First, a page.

Short document providing a useful background and statistics on the impact of the conflict in Nepal on children.
The Maoist insurgency, which started in 1996, has caused widespread violence throughout the country and killed over 11,000 people including many innocent children. Many others have suffered physical as well as psychological injuries. Hundreds of children are in trauma brought about by the loss of their parents, and relatives. Both the conflicting parties have been violating the rights of the children. Children have been the most affected by the violent internal armed. With massive destruction of its infrastructure, education has been badly affected. Both the conflicting parties have been using the educational institutions as trainings. While the rebels force the children & students to join them, the security forces accuse them of being Maoists & assert them from their schools.
As a result of the conflict, hundreds of schools have closed down in the villages & thousands of children have been deprived of their right to education. The children have also been deprived of health facilities, a balanced diet and nutrition and the care of their parents / relatives. They have list the essential opportunities of physical, mental, and moral development.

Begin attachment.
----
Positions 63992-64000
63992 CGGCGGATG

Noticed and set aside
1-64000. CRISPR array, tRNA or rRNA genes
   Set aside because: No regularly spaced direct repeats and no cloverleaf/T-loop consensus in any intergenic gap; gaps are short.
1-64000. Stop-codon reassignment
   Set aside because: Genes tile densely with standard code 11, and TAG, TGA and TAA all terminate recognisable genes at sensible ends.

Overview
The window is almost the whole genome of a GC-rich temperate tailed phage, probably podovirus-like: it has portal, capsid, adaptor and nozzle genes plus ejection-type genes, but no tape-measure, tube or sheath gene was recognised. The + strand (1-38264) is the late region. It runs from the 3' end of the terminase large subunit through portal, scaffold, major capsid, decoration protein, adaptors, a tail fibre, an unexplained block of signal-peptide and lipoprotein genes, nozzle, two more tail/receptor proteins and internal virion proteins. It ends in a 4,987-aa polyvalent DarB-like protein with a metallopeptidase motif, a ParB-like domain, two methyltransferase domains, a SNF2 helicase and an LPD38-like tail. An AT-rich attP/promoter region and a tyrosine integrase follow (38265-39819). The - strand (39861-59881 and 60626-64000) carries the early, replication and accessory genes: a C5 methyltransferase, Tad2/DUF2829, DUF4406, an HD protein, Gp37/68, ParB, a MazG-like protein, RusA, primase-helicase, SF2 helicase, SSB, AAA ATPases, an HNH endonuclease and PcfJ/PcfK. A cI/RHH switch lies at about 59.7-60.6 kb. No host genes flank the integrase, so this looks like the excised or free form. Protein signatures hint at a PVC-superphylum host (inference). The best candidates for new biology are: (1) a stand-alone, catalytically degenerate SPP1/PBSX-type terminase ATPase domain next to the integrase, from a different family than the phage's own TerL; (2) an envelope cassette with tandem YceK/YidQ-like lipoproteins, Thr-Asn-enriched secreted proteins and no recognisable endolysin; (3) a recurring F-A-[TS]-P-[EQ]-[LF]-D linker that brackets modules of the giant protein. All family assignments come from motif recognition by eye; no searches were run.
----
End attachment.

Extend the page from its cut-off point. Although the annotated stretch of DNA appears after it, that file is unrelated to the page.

Similarly child labor has increased and the conflicting parties have been using children as messengers. The Maoists have been using child soldiers. Between February 1996 to October 2003, a total of 155 children (below 17 years) were killed by the state while 79 were killed by the Maoists. 53 of the children killed by the state were females while of those 22 killed by the Maoists were females. Most of the children killed in the war were from the Mid- western region, the area most affected by the conflict.
Thousands of orphans (victims from both sides) have seen their parents, siblings, or friends being beaten up or tortured or killed. According to CWIN report over 4000 children have been internally displaced. Some of them even live on the street, exposed to various types of danger. Many displaced children have witnessed violence and destruction and thousands have been traumatized. Children who have been directly affected or who have witnessed atrocities from either side are deeply traumatized or have developed a sense of revenge.